Gender, Tastes for Tech and for the Tech Work Environment? Large-Scale Field Experimental Evidence from an Internet of Things Platform

37 Pages Posted: 3 Dec 2019

See all articles by Kevin Boudreau

Kevin Boudreau

Northeastern University; National Bureau of Economic Research (NBER)

Nilam Kaushik

IIM Bangalore

Date Written: November 20, 2019

Abstract

Most technology companies continue to struggle to fill all their positions and to achieve gender parity in their ranks. This paper studies supply-side differences in the willingness of males and females to supply their efforts to tech-intensive careers and the technology sector — and whether this relates to the work opportunity itself, or to the tech work organizational environment. We report on a field experiment in which 92,678 U.S. university-educated individuals (covering all disciplines and all career stages) were given the opportunity to join a representative tech opportunity, with interactions and work tasks managed via an innovation platform. Individuals were randomly assigned to treatments, either emphasizing competitive interactions or collaborative interactions with other program participants. We find that, at least in broadest population averages, males are more willing to participate than females, and especially so in the competitive treatment. However, females in traditionally male-dominated fields — such as Computer Science and Engineering — are at least as willing to participate as their male counterparts. The patterns are stable over different ages and cohorts, and cannot be explained either by differences in individual capabilities or opportunity costs. Nor can variation in organizational environment nearly explain the bulk of results. Thus, the results are consistent with a sort of intrinsic difference in “taste for tech” that forms prior to entering our population — i.e., prior to attaining higher education. At the same time, it is incorrect to suggest that either sex generally has a greater taste for tech. We discuss how the results suggest scope for widening the pipeline of (female) tech workers by firms.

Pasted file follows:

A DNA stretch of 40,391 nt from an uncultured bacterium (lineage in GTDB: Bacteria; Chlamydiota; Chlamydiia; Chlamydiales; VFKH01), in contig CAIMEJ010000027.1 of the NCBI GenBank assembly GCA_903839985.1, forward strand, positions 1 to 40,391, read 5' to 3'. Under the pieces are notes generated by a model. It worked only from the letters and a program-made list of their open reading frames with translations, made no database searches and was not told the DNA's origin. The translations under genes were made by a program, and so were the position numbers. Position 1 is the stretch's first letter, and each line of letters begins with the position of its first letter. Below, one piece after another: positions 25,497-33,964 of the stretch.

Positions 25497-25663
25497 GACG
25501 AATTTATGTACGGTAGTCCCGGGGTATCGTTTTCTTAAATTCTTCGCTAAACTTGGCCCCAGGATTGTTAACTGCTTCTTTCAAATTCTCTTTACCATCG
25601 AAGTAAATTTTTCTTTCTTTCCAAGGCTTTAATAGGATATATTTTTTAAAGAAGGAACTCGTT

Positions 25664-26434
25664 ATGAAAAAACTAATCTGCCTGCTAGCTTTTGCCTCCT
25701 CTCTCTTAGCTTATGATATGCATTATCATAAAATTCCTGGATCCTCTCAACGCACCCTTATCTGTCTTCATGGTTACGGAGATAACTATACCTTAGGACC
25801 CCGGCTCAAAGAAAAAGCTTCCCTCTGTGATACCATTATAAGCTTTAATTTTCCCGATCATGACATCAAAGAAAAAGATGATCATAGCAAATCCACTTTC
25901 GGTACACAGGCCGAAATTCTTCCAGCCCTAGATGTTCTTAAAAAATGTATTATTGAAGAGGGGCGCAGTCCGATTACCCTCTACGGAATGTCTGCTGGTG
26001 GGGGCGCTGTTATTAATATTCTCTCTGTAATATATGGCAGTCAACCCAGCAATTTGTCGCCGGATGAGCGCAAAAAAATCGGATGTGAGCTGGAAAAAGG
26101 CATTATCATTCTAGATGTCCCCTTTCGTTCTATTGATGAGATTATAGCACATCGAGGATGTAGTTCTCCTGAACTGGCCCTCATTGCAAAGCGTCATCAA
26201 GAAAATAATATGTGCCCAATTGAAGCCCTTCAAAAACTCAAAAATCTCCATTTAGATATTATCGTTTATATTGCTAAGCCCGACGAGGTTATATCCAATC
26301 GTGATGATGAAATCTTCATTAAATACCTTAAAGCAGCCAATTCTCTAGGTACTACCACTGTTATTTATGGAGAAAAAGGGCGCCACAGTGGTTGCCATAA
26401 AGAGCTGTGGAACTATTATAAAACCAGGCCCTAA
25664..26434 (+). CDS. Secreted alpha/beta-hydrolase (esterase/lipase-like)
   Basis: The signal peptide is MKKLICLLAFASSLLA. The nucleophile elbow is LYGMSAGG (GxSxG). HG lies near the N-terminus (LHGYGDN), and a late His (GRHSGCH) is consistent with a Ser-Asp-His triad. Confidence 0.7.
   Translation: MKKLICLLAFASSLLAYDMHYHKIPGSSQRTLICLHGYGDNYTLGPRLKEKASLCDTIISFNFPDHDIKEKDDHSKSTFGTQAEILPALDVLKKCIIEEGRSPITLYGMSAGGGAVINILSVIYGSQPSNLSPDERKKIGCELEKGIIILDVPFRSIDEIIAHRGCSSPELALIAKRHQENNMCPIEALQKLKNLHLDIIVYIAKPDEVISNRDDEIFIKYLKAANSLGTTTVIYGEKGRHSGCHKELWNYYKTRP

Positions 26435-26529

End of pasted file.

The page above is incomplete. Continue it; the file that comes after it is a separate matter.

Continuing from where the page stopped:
Keywords: Gender, Technology, STEM, Competition, Collaboration, Field Experiment, Platform, Internet of Things

Suggested Citation

Boudreau, Kevin and Kaushik, Nilam, Gender, Tastes for Tech and for the Tech Work Environment? Large-Scale Field Experimental Evidence from an Internet of Things Platform (November 20, 2019). Available at SSRN: https://ssrn.com/abstract=3490276 or http://dx.doi.org/10.2139/ssrn.3490276

Kevin Boudreau (Contact Author)

Northeastern University ( email )

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National Bureau of Economic Research (NBER) ( email )

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Nilam Kaushik

IIM Bangalore ( email )

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